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TechCabal Insights has partnered with the Japan International Cooperation Agency (JICA) to release a report on the Nigerian startup scene.

The report covers the state of the Nigerian startup ecosystem by taking a bird’s eye view of the macroeconomic and regulatory events that continue to shape it. It provides a robust SWOT analysis of the tech landscape, the factors that can catalyse the growth of Nigerian startups, and sectors where innovation can drive this growth, among other vital information.

Get the actionable insights you need to navigate the Nigerian startup scene. Download your FREE report here


Swvl’s drives further into profitability

When it comes to profitability, it takes anywhere from 3–5 years for companies to attain it—or at least that’s what some experts say. In reality, very few companies actually attain profitability with just 18% of companies attaining profitability in three years, and 40% by Year 5. In fact, some of the world’s biggest companies including Boeing and Credit Suisse still struggle with profitability. 

This is why Swvl’s sharp turn towards profitability is rather interesting. 

Just 18 months ago, the Dubai-born mobility startup was facing the threat of being delisted from NASDAQ for failing to comply with listing rules. In H1 2022, it made $40.7 million in revenue but lost over $161.6 million. After its initial public offering (IPO) in April 2022, its shares dropped by 99%, and its valuation from $1.5 billion to just over $6 million. It also reversed a $40 million acquisition of Turkish startup Volt Lines as it struggled to find cash. It ended 2022 with a net loss of $123.6 million.

A year later though, the company’s fortune has changed as its financial report boasts a $3.1 net million profit. Swvl increased its gross profit more than eightfold to $4.1 million from $0.5 million in 2022. It also posted an operating profit of $12.1 million, compared to an operating loss of $80.2 million in 2022.

How did Swvl swivel around? Dig deeper here.

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FCMB seeks approval for ₦150 billion raise

Nigeria’s apex bank, the Central Bank of Nigeria (CBN), recently changed capital requirements for different bank tiers. Capital requirements are the minimum amount of money banks must have on hand.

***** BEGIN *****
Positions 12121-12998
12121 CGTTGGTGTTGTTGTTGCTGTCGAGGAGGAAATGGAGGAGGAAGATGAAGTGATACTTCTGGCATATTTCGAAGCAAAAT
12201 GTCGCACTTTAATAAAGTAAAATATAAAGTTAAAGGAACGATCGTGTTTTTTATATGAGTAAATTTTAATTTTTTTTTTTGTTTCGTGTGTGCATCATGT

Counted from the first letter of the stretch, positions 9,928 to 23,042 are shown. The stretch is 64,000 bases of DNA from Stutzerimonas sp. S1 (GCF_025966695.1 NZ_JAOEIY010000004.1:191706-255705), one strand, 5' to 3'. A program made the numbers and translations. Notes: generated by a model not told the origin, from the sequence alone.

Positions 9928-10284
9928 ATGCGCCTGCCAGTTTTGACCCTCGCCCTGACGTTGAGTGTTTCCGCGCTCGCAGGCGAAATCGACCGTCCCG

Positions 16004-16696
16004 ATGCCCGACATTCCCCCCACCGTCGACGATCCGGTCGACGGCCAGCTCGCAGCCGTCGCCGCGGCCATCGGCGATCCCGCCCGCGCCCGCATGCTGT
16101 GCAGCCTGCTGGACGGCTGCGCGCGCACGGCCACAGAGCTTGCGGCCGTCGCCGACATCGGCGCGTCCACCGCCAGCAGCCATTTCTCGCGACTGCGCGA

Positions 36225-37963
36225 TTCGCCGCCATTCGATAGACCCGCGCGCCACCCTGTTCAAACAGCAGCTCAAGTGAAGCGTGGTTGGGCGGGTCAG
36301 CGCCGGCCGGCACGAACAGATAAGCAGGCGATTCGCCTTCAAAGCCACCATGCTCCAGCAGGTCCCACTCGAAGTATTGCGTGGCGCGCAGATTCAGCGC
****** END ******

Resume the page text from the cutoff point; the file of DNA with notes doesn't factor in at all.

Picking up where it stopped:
Per the CBN, the new capital requirement—₦10 billion ($7.6 million) for smaller banks, to ₦500 billion ($380 million) for banks with international operations—aims to protect Nigeria’s economy from global shocks and help achieve President Tinubu’s goal of a trillion-dollar economy by 2030.

FMCB, a Nigerian tier-2 bank, is the latest bank in the country racing to meet the new requirements.

The bank has sought shareholder approval to raise ₦150 billion ($107.4 million). FCMB will raise new capital by issuing new ordinary shares, preference shares, convertible notes, bonds, and other instruments. FCMB, being a tier-2 bank, has a target of ₦200 billion ($143.2 million). 

The bank also notes that it will explore other options to meet the capital requirements, including issuing shares to investors in the Nigerian and international capital market and increasing the company’s share capital “to an amount sufficient to enable it to meet the statutory minimum capital requirement as may be necessary.”

The big picture: FCMB is not alone in the search for new funds. Since the CBN announced the new capital requirement, four other banks—Access Bank, GT Bank, and First Bank—have been in the market for fresh funds.

This is not the first time that Nigeria’s apex bank has set new capital requirements. In 2005, the CBN upped the minimum capital requirement for banks from ₦2 billion to ₦25 billion, triggering mergers and acquisitions and reducing the number of banks to 25, down from 89. While the CBN has set a hard stop of April 30 for banks to announce fundraising plans, this report suggests that 17 of Nigeria’s 24 banks might not meet the new capital requirements.

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Telecom Namibia employs debt-collection agencies to pursue loan defaulters

In 2023, Kenya’s Hustler Fund reported that it had KES3 billion ($22.7 million) in defaulted loans. The government-owned project says it lent 20 million Kenyans about KES33 billion ($295 million), and while several Kenyans repaid their loans, almost a million of the borrowers—about 800,000 defaulted. 

The Kenyan government’s solution to this debt problem is to block the defaulters from accessing any more loans, but over in Southern Africa, Namibia’s national telecoms service has found another way for its similar issue with debt collection agencies.

The news: Telecom Namibia, a government-owned telecommunications service provider is taking action to collect overdue payments from its customers with debt collection agencies. The telecoms company has customers with unpaid bills and is now partnering with three debt collection agencies—RedForce, Muadifam, and Revenue Solutions—to get its monies back.

It’s unclear, at this stage, how much borrowers owe the telecoms but it’s enough to warrant third-party agents. These agencies will be responsible for recovering outstanding money owed to Telecom Namibia, in respect of accounts that are overdue for recurring telecom charges and TN mobile data bundles. 

Does the end justify the means? One of the agencies, RedForce, is a popular debt-collection agency for the Namibian government having reportedly recovered $1 billion for 10 local authorities since its establishment in 2014. It presently holds a contract with the City of Windhoek in Namibia, and has collected $300 million in municipal debt. RedForce is also infamous for its accused of harsh debt collection measures, and has been the subject of protests across Windhoek where citizens have urged the government to stop using RedForce’s services.